Increasing uncertainty based on freak weather becoming less freak and more mainstream has had the modellers all over the place for this year’s forecast. I always like to look at Colorado State University at this time of year for sound reasoning. CSU is predicting 19 named storms, 9 hurricanes and 4 major hurricanes. With a continued La Niña kicking off the season (falling air over the Pacific, rising air over the Atlantic) and potential for an area of fertility east of the Caribbean, I feel this is rather conservative. To add to the lusty storm outlook, water temperatures across the Atlantic basin, Caribbean and Gulf of Mexico are above normal which provides plentiful cyclone fuel. For the first time in several years, warmer water is expected across the convergence zone almost all the way to the African coast. This will weaken the seasonal Bermuda High pressure zone and take the sting out of the trade winds, decreasing wind shear, inevitably increasing hurricane risks to the islands of the eastern Caribbean. Indeed, the entire coastal United States from Brownsville to Boston may be at a greater risk for significant impact this year, although the smart money is on the Atlantic coast rather than the Gulf of Mexico. I should add here that views, comments and predictions expressed in these reports are my own, and do not necessarily reflect those of the Syndicate.

To get to the point, on the basis of one guess being as good as any other, my reluctant prediction is for 22 named storms, 10 hurricanes and 6 major hurricanes. As ever, I hope this is a wild overestimation.

Names this year are ALEX, BONNIE, COLIN, DANIELLE, EARL, FIONA, GASTON, HERMINE, IAN, JULIA, KARL, LISA, MARTIN, NICOLE, OWEN, PAULA, RICHARD, SHARY, TOBIAS, VIRGINIE and WALTER. Should this list become exhausted, a supplemental list has been drawn up by the World Meteorological Organisation which begins ADRIA (which would be the end of my precited season), BRAYLEN, CARIDAD and DESHAWN. I feel typing the entire list ending with WILL would be seriously tempting providence. The tradition of using Greek characters for season overruns has been discontinued.

Many of you will be aware that I draw information from a number of sources, varying from the reliable agencies such as the UK Met Office, a couple of Europeans and of course many US, particularly military, sources. In quiet times, I occasionally share a snippet from one of the more eccentric storm enthusiasts who can always be relied upon to see a cumulus cloud and predict Armageddon. One such observer is the Canadian guy, or ‘Blind Sniper‘, who seems to have acquired a popular following amongst you over the years judging from feedback received. He has had the odd success and cannot be totally disregarded, but has only been generally remarkable by fairly consistent inaccuracy. Last year, for the fifth year in a row, he tracked a storm which would have passed directly over my home in south-east England, giving me some cause to suspect that he is on to me and knows where I live.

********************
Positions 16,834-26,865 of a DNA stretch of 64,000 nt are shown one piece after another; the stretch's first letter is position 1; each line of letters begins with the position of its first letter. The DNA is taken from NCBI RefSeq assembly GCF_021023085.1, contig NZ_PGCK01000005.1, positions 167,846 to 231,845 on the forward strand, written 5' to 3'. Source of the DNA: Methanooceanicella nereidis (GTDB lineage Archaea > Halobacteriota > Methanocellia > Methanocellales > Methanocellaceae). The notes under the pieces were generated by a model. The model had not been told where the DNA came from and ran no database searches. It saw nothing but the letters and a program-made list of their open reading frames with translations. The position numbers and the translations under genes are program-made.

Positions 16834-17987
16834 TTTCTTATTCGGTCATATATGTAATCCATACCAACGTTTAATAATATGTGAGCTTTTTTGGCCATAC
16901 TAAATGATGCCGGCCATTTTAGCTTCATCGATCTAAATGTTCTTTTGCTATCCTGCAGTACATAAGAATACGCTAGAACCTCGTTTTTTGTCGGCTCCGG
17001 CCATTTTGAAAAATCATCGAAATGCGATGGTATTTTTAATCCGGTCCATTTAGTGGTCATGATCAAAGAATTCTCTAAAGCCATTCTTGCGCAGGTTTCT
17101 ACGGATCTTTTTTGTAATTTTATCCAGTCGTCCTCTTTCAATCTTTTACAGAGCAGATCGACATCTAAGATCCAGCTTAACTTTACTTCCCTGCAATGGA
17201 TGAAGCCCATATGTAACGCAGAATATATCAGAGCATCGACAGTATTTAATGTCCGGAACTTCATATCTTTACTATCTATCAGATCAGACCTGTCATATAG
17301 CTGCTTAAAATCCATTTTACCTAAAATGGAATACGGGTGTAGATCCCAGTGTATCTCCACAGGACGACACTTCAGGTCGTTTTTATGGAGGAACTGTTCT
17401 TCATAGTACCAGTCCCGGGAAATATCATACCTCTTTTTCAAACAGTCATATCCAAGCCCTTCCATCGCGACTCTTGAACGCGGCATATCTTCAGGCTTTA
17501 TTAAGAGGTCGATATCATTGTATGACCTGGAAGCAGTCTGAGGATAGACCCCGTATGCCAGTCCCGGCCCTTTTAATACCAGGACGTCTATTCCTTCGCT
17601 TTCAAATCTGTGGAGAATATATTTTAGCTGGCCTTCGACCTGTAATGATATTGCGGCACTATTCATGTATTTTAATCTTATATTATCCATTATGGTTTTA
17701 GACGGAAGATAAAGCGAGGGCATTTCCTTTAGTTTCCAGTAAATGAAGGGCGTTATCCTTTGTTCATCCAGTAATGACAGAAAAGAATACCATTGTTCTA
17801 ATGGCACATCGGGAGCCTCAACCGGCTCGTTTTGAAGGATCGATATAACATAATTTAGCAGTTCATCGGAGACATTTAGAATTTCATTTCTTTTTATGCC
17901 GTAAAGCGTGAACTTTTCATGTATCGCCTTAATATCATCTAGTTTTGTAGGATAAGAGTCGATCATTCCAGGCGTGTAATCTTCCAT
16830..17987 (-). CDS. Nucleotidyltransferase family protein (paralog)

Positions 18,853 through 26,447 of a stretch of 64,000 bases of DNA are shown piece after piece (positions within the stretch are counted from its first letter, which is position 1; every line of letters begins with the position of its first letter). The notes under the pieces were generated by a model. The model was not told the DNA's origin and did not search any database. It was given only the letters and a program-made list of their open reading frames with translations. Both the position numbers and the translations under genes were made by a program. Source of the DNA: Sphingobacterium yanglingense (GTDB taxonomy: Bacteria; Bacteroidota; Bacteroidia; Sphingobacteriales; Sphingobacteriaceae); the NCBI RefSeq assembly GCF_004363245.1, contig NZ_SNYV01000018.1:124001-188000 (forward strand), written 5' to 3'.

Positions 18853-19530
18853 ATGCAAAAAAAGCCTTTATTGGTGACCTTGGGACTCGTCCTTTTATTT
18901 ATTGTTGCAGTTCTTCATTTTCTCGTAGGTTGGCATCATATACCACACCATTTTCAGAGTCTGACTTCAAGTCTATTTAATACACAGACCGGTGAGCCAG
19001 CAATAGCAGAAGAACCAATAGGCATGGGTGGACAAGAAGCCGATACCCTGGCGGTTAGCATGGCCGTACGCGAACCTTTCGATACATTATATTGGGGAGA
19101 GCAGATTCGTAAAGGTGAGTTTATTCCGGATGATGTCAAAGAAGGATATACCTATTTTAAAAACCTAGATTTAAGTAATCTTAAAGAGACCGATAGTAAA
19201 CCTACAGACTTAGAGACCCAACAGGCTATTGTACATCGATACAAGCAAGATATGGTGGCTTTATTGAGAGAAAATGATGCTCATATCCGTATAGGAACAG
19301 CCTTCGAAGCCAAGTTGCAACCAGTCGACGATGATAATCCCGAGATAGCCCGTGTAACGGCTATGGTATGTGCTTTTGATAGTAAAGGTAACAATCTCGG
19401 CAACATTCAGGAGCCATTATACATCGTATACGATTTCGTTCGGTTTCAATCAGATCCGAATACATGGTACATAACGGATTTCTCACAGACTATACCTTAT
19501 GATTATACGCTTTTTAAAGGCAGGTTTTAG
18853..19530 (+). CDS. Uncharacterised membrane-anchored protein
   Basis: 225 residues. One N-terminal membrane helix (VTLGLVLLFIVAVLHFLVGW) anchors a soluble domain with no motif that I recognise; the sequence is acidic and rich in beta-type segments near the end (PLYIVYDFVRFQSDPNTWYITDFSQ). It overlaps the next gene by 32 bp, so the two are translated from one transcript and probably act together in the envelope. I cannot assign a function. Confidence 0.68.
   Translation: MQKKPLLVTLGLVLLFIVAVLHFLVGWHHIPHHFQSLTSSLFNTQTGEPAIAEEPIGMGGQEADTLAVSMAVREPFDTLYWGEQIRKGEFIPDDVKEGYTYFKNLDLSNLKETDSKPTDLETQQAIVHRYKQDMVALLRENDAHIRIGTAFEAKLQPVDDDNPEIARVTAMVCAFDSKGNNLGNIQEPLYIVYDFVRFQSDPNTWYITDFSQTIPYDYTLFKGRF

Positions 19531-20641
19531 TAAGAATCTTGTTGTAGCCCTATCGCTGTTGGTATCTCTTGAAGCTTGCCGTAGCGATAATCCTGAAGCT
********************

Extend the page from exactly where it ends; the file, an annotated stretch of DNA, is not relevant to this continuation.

Thanks to the many of you who read our daily blurb who have sent kind messages of thanks and feedback at the end of the 2021 season, particularly the growing Blind Sniper Fan Club. Always much appreciated. I think we have replied to all, as indeed I endeavour to do throughout the season. Please note that I can only access incoming mail replies to the daily report when I am in London but I often travel, which may mean a delayed reply, or they are simply submerged by e-mail flotsam which comes in with every internet tide.

I have enjoyed exchanges with many of you over the years which have been in some cases, quite heart-warming. Three years ago I was contacted by a Police Officer in Georgia who had apparently been an avid reader for some years and wanted to thank me for the pleasant weather on the day of her husband’s funeral. ‘Happy to do my bit, Ma’am’. Last year I had a delightful message from a seagoing Master who expressed thanks for my ‘holding his hand over multiple Atlantic crossings for a number of years’. I’ve been a Master myself and know the value of a friendly word from an old hand in an otherwise lonely place. I am always touched by such messages, but all things must come to an end, so this seems as good a time as any to call it a day. This then will be my final season, so here we go one last time.

Stand by engines for the 2022 Atlantic, Caribbean and Gulf of Mexico storm season.

Image NASA/Patti Rhodes